You Only Have Yourself to Blame


2014-09-25 – Happy New Year to my Jewish friends! L’shana Tova! To a good year!

Judaism celebrates two developmental tasks in the life of a person. The first is becoming an independent person. That is celebrated at Passover, which commemorates freedom from slavery. Becoming independent is not the end, however.  Tradition tells us that the slaves that were freed in Egypt were not quite ready to govern themselves. What followed were years in the desert.

The second developmental task is much more daunting: becoming a mensch. Taking control of your own life and being responsible for it. This task is celebrated now, in the 10 days from Rosh Hashanah (New Year) to Yom Kippur (Day of Atonement).

In the Talmud, Rabbi Hillel is quoted as asking the following questions that seem parallel to these two holidays:

If I am not for myself, who will be for me? [the Passover question?]
And if I am for myself, what am I? [the Rosh Hashanah question?]
And if not now, when?

So many people are stuck at Passover: teenagers who are perpetually fighting for their “freedom,” even after they have it. Slaves wandering in the desert. Blaming everyone. Never taking responsibility. The message of the Jewish New Year is that you only have yourself to blame.

No doubt, people are oppressed by others. That is a constant struggle. (Passover comes every year!) But what do we do with the freedom we have? Look for new masters?

Jewish tradition says that finding a new master is not the answer—even if the new master is God! It’s a strange thing for a religion to say, don’t you think? But Judaism makes people responsible for their own actions. If you do wrong to others, God says, “don’t talk to me.” You have to make peace yourself.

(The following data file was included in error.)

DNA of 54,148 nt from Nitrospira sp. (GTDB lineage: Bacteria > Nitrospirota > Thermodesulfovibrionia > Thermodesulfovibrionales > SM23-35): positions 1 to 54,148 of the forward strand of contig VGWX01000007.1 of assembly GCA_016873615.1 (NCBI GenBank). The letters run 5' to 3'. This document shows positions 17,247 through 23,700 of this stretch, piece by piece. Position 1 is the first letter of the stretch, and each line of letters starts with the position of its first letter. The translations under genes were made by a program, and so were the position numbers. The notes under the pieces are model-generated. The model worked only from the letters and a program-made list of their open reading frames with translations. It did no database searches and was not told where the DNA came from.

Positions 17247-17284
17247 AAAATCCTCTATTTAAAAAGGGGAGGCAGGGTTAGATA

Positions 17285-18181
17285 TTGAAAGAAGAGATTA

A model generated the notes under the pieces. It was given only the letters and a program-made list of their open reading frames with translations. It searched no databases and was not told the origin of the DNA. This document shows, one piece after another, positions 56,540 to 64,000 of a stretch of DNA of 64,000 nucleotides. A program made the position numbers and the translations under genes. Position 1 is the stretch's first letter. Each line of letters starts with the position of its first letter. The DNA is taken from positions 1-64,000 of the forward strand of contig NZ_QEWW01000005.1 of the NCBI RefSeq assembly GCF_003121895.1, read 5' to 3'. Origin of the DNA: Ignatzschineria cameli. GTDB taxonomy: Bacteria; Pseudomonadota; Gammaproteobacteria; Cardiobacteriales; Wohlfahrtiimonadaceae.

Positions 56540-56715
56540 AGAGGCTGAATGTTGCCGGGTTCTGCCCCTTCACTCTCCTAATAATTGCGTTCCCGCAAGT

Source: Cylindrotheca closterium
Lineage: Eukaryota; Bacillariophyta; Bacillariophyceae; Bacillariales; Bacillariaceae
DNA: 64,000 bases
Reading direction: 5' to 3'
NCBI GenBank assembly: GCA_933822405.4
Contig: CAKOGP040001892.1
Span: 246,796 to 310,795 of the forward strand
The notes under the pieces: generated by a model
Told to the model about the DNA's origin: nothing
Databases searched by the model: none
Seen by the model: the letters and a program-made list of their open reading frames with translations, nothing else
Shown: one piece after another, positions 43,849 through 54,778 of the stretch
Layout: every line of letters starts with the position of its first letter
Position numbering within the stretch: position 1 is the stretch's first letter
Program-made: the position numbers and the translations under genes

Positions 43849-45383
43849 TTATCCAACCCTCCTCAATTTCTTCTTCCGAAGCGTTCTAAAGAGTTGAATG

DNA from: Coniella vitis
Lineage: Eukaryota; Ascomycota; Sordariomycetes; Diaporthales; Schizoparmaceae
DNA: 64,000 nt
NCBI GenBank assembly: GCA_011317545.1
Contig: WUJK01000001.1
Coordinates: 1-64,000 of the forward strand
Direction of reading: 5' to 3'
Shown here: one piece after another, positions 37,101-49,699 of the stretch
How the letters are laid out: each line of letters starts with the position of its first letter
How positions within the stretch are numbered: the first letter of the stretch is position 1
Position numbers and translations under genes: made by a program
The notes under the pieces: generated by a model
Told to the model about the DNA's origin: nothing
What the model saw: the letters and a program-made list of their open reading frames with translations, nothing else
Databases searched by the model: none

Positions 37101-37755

And so, Rosh Hashanah isn’t focused on whether you’ve worked on the Sabbath or eaten unkosher food. It’s focused on a person’s obligation to act with kindness and honor in dealing with other people.

I am not a believer, but I do see power in religious symbols and observances. Our society, Jewish or not, seems stuck at Passover: perpetually rejecting the shackles of real and imagined slavery. Never taking responsibility. Every Rosh Hashanah we say that we are going to take that next step, to become a fully responsible adult.

If not now, when?

Repentence, which is what we Jews do at this time of year, is called t’shuvah. T’shuvah literally means turning, as in “turning over a new leaf.” We turn away from the bad path to the good. But as with any kind of turning, we can just as easily turn back to the bad path. I think of all the times I walk my dog Lefty. He runs after cars. I give him a tug and he turns back. He runs after cars again (immediately). I give him a tug again and he turns back. This happens repeatedly and in quick succession so that, before long, he is literally spinning. Like a cowboy spinning a lasso. Like a child flying a kite in unstable gusts of wind.

We do this to ourselves.

* * *

In American tradition, we celebrate independence not just at July 4, but throughout the year. When do we celebrate our values? We’re all waiting for Diogenes Day, a day for truth, which we’ll be celebrating on October 1. Let your friends know. Find out more info by clicking the Diogenes Day link at the top of my blog page.

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